When I evaluate an individual’s skill level, I find that they fall into one of three categories: a tourist, amateur or expert. Like many things in life, it may be tempting to want to be an expert in everything, but each of these are vastly different and it is important to know not only which one you are, but which one you want to be.
Let’s start at the top with experts. These people are easily identifiable as the ones who are excellent at what they do. What you do not see is what it took to become an expert. These individuals have not only engaged themselves in their field of interest, but they dive in and own it. They are willing to invest the time, the energy and take on the tough challenges. They typically do lots of research, continually seek out opportunities to learn, and find avenues to practice their craft so they can fine-tune their skills. What this results in is an evolution of these individuals over time to becoming recognized as an expert.
Now let’s look at a tourist. These individuals are also easy to identify because they are like window shoppers who stop to look and admire what they see but rarely buy anything. They may be sparked by an interest in something or have admiration for skills that others are demonstrating. I want to make a point that being a tourist is not a bad thing, as a matter of fact it’s a great thing, otherwise many of us would abandon our current lives and would instead be attempting to become an Olympic or Professional athlete. Everything is not for everyone, but being able to admire the skills of those you come in contact with is a fundamental part of life.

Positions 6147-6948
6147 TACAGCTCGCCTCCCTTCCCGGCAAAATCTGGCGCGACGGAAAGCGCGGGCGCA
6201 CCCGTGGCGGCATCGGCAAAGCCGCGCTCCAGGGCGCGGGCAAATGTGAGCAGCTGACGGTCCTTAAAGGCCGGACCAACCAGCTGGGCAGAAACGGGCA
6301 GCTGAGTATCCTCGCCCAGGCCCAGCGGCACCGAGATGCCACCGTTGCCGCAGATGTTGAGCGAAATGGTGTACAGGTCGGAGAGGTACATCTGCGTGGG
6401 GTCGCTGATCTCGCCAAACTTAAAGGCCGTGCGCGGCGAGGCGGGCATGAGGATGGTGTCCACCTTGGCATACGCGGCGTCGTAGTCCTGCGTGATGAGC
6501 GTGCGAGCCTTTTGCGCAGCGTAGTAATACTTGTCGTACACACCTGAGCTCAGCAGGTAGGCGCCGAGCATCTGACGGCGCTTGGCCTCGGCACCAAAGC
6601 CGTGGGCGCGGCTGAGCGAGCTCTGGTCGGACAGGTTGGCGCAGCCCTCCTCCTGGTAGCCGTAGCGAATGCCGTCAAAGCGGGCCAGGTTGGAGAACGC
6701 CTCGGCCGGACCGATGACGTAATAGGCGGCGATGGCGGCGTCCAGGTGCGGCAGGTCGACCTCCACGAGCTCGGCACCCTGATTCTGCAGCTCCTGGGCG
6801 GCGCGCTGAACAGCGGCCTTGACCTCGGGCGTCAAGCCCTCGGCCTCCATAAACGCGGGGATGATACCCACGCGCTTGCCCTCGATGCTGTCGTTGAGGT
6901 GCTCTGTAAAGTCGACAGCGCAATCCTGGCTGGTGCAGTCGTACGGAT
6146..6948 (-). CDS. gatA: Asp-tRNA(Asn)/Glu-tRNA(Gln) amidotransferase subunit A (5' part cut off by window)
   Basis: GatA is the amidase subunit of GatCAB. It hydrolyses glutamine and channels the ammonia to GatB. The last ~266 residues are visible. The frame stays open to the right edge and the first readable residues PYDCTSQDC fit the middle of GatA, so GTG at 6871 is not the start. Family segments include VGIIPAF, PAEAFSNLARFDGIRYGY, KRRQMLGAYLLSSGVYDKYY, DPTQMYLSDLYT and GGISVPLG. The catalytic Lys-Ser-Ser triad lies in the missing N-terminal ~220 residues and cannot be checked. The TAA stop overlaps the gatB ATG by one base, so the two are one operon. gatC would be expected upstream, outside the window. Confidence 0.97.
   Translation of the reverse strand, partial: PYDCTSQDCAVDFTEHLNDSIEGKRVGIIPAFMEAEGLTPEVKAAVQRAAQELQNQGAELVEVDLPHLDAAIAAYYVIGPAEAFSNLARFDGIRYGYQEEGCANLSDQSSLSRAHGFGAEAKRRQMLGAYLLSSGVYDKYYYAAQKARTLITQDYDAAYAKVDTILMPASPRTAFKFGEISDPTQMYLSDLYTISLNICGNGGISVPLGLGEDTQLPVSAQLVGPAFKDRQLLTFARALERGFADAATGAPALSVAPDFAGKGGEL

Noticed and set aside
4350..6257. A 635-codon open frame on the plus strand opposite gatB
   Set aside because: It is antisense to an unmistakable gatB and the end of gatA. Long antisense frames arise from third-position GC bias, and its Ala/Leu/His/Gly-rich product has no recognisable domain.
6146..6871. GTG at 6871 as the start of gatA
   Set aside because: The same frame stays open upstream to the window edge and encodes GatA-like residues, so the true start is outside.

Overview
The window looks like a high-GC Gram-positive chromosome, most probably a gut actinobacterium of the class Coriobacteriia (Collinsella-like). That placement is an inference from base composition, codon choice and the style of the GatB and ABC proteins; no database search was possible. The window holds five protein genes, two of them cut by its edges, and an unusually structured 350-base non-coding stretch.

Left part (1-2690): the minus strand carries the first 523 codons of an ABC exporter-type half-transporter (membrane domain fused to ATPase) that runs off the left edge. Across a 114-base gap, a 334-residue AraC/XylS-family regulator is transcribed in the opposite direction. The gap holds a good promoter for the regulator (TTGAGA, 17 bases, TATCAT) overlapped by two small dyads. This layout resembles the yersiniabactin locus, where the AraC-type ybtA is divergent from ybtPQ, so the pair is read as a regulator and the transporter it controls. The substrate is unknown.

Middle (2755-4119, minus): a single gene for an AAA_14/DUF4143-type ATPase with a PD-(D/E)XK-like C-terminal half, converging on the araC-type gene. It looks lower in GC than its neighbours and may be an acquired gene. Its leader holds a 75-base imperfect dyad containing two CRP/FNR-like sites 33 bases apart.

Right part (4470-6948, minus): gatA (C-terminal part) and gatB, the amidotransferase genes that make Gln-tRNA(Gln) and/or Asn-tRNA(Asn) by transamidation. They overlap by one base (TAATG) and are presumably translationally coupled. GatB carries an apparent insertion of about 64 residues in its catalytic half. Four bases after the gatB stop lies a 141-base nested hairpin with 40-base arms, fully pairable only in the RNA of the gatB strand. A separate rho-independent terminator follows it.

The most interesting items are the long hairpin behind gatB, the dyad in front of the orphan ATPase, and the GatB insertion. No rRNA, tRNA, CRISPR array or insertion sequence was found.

The last type of individual is an amateur, and this person has gone beyond simply a tourist’s interest and is willing to wade in the water, but not swim. They are not willing to fully engage, however their interest is enough that it prompts them to read a book, take a class or attend a lecture. This is also a great place for many of us who want to be good at something, but are not looking to be an expert. Being an amateur allows you to have a wide variety of interests and knowledge.
The confusion comes when an amateur mistakenly considers themselves to be an expert. After taking a class or reading a book, some may want to be considered an expert. The difference is, however, an expert is actually practicing and fine tuning their craft. You need to be wary of those who think they can buy their way to the expert level with books, etc. This is a great start, nonetheless becoming an expert takes time and effort and only those who are willing to invest and fully engage themselves into their field of interest will be able to make the leap and evolve from being an amateur to an expert.
Remember, we don’t all need to be experts at everything. What is important is knowing where you currently are, where you ultimately want to be, and finally how much you are willing to invest to achieve your goals.